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Freeman Hrabowski on Building Strength as a Research Institution

Power Surge: Michael Summers

Biochemist Mike Summers was just 32—only slightly older than UMBC itself—when he was named a Howard Hughes Medical Institute (HHMI) investigator in 1994. It was a defining moment for Summers—and for UMBC. The appointment made Summers one of an elite number of researchers nationwide hand-picked by HHMI for their “potential to make significant contributions to science,” and UMBC became the only public university in Maryland to have an HHMI researcher on its faculty.

Mike Summers’ research on the virus that causes AIDS may have been what caught the attention of the HHMI decision-makers, but the special chemistry that exists in his lab draws as much attention and acclaim now. In a field where a typical undergraduate “lab rat” might be just washing up test tubes, the undergraduates in his lab are getting hands-on experience in a world-class laboratory and opportunities to publish their findings in leading scientific journals such as Science and Nature.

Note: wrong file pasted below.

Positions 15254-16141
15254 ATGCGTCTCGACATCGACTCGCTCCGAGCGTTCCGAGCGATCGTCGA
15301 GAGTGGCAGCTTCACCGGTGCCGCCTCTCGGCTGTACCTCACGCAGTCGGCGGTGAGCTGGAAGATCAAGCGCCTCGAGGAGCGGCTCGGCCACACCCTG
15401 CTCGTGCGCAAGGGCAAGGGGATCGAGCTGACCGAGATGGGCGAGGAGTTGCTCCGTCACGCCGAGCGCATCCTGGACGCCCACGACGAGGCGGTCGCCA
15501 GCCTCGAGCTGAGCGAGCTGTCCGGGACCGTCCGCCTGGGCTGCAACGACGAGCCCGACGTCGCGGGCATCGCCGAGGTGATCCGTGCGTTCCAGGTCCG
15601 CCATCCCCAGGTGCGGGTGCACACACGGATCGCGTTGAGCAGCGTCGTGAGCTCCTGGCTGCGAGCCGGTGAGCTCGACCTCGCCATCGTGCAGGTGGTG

Using nuclear magnetic resonance spectroscopy, Summers and his students are unraveling the building blocks of the HIV virus. Thus far they have solved three of the seven known proteins. What may be even more remarkable is that a majority of the undergrads vying for a coveted place in Summers’ lab are among the top minority students at UMBC. “Some of our undergraduates have trained graduate students,” Summers proudly explains. “I learn from them, too. They’ve conducted research in molecular biology I haven’t worked on yet.”

In 2000, then-President Clinton presented Summers with a U.S. Presidential Award for Excellence in Science, Mathematics, and Engineering Mentoring for his leadership in encouraging minorities and women to pursue careers in science.

Summers’ recent UMBC graduates have gone on to medical school and M.D./Ph.D. programs at Harvard, Yale, the University of Pennsylvania, and other elite schools. He also directs the Meyerhoff Graduate Fellows Program in the Biomedical Sciences at UMBC, which is modeled on the Meyerhoff Scholars Program. “While I’m very proud of our research,” Summers says, “it may be that in the end, what I do with these students is more important than what I do in the lab. Now I hope that what we do in the lab is really important and beneficial, but I know that what we do with minority students is right and good. I never thought I would be involved in a social movement like this.”

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